GESTURE AND MATTER
As I see it, the hand as well as the entire body are gifted with imagination. My pieces can be described as architectures made by thinking bodies. They require a delicate balance between functionality and lightness. When the audience finally assists to the construction of the piece they witness the result of a long process, during which the quality and the source of movement, the use of materials must be reevaluated constantly. Most of the performers I’m working with have a dance background. Therefore the tools we use to work together come from dance: perception, movement memory, precision, coordination, rhythm, presence…
As living beings our development, our anatomy, our senses result of the many and ongoing interactions we have among us and with our environment. Undoubtedly we can see the world changing and the damage done by human hands.
By researching ways of transforming and recomposing the dancer’s knowledge of the body, using material manipulation to do so, I have the desire to open up a space and a time where anyone can revive an intimate, singular way of belonging in this world. The articulation between gesture and matter, between each individual and the world set up a possible space for a double movement of exchange that could be durable and transformative.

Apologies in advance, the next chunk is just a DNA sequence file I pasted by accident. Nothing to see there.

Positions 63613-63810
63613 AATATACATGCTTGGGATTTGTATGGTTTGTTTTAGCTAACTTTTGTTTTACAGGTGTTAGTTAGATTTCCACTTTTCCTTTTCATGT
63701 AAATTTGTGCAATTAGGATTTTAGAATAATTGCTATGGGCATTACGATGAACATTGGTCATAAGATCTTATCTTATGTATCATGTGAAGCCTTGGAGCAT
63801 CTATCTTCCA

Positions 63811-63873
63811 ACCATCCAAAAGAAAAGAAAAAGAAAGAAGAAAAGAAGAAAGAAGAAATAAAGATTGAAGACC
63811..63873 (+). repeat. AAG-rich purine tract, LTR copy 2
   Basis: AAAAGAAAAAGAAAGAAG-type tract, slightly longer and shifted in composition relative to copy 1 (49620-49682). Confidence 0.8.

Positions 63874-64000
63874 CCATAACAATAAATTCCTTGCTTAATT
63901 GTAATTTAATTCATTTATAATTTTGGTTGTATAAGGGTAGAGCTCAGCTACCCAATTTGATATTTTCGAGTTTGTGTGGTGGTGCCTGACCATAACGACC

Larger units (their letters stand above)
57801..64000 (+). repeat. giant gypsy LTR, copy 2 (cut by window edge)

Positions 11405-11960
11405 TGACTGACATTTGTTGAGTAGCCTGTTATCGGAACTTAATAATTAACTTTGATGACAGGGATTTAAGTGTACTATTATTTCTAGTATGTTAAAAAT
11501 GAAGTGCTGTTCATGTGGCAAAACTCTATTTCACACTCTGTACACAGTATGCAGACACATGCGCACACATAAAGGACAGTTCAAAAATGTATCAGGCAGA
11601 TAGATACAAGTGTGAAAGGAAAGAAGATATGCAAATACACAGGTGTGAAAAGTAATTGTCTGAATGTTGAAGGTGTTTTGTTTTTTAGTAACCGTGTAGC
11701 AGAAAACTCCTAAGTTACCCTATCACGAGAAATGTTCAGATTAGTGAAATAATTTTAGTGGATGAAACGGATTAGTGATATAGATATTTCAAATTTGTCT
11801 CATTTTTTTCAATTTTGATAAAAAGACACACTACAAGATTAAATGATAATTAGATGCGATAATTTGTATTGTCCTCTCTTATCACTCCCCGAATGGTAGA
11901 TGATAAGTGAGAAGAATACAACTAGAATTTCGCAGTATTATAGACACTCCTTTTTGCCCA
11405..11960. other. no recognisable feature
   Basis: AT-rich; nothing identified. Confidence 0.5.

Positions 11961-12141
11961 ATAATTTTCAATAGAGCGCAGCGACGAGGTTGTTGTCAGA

TIME AND PUBLIC SPACE
Many years ago I decided to step off theatre stages to bring the work to public spaces and landscape. When performing outside, the space occupied by the dancers, by the spectators, the light, the sound, all turn into unstable elements. It is a matter of negotiation with ever-changing conditions in each landscape, each town. All my pieces – even if they follow a very precise partition– work on establishing a relationship with each context of showing, whether it means being in complementarity or in contrast with it. Creating in and for public spaces enables me to explore new directions and to experiment being in a monumental approach in the relation to the object. Working at this extraordinary scale moves the perception we have of ourselves and of our situation.
In this way my creations are an attempt at opening up a different sense of time for each spectator, a time where it is possible to discover and revisit our apprehension of a given and well-known context, in which we have habits and personal bearings. A landscape or a city have their own sense of time, marked by natural cycles and human transformations, that occur at individual and societal levels. I believe that our perception of time is closely related to movement and to the relation we have to space. In that regard, the pieces I create are an invitation to the spectators to choose their own temporality, whether it means losing the sense of time or taking time. Simply taking the time to enjoy where they are.